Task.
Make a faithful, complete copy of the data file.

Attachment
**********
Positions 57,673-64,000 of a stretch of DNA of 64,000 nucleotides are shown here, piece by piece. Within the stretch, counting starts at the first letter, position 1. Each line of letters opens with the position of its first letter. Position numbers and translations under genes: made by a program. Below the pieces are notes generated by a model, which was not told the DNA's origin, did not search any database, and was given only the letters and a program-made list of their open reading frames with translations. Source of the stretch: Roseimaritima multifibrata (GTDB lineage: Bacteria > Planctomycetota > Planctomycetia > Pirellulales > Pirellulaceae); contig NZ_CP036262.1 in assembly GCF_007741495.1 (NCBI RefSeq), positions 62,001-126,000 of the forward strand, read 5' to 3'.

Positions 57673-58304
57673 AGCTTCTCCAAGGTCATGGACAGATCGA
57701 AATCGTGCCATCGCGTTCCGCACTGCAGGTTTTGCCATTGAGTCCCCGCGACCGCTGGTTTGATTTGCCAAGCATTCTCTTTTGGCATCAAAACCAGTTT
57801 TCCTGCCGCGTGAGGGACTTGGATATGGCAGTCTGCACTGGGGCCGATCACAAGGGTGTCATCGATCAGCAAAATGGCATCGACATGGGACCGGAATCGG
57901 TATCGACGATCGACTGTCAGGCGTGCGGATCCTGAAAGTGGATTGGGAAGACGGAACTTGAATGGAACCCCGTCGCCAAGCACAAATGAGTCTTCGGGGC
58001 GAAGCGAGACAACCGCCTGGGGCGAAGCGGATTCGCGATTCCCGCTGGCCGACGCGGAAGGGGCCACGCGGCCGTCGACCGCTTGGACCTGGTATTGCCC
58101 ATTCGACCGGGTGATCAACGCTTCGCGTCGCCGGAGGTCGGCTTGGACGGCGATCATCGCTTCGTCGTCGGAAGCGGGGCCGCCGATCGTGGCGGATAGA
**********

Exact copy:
Positions 57,673-64,000 of a stretch of DNA of 64,000 nucleotides are shown here, piece by piece. Within the stretch, counting starts at the first letter, position 1. Each line of letters opens with the position of its first letter. Position numbers and translations under genes: made by a program. Below the pieces are notes generated by a model, which was not told the DNA's origin, did not search any database, and was given only the letters and a program-made list of their open reading frames with translations. Source of the stretch: Roseimaritima multifibrata (GTDB lineage: Bacteria > Planctomycetota > Planctomycetia > Pirellulales > Pirellulaceae); contig NZ_CP036262.1 in assembly GCF_007741495.1 (NCBI RefSeq), positions 62,001-126,000 of the forward strand, read 5' to 3'.

Positions 57673-58304
57673 AGCTTCTCCAAGGTCATGGACAGATCGA
57701 AATCGTGCCATCGCGTTCCGCACTGCAGGTTTTGCCATTGAGTCCCCGCGACCGCTGGTTTGATTTGCCAAGCATTCTCTTTTGGCATCAAAACCAGTTT
57801 TCCTGCCGCGTGAGGGACTTGGATATGGCAGTCTGCACTGGGGCCGATCACAAGGGTGTCATCGATCAGCAAAATGGCATCGACATGGGACCGGAATCGG
57901 TATCGACGATCGACTGTCAGGCGTGCGGATCCTGAAAGTGGATTGGGAAGACGGAACTTGAATGGAACCCCGTCGCCAAGCACAAATGAGTCTTCGGGGC
58001 GAAGCGAGACAACCGCCTGGGGCGAAGCGGATTCGCGATTCCCGCTGGCCGACGCGGAAGGGGCCACGCGGCCGTCGACCGCTTGGACCTGGTATTGCCC
58101 ATTCGACCGGGTGATCAACGCTTCGCGTCGCCGGAGGTCGGCTTGGACGGCGATCATCGCTTCGTCGTCGGAAGCGGGGCCGCCGATCGTGGCGGATAGA